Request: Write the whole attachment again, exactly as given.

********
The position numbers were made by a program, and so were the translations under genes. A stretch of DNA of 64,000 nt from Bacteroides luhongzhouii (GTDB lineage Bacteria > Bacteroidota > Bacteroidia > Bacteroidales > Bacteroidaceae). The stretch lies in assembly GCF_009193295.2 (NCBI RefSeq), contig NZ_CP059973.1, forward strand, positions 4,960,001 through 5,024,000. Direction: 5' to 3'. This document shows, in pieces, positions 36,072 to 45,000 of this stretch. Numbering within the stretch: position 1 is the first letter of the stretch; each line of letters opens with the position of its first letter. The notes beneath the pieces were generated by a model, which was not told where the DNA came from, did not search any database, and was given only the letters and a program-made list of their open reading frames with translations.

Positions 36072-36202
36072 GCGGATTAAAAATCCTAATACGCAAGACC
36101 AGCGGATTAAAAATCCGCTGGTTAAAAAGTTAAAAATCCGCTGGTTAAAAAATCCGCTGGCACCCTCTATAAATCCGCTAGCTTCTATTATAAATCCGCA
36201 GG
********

The position numbers were made by a program, and so were the translations under genes. A stretch of DNA of 64,000 nt from Bacteroides luhongzhouii (GTDB lineage Bacteria > Bacteroidota > Bacteroidia > Bacteroidales > Bacteroidaceae). The stretch lies in assembly GCF_009193295.2 (NCBI RefSeq), contig NZ_CP059973.1, forward strand, positions 4,960,001 through 5,024,000. Direction: 5' to 3'. This document shows, in pieces, positions 36,072 to 45,000 of this stretch. Numbering within the stretch: position 1 is the first letter of the stretch; each line of letters opens with the position of its first letter. The notes beneath the pieces were generated by a model, which was not told where the DNA came from, did not search any database, and was given only the letters and a program-made list of their open reading frames with translations.

Positions 36072-36202
36072 GCGGATTAAAAATCCTAATACGCAAGACC
36101 AGCGGATTAAAAATCCGCTGGTTAAAAAGTTAAAAATCCGCTGGTTAAAAAATCCGCTGGCACCCTCTATAAATCCGCTAGCTTCTATTATAAATCCGCA
36201 GG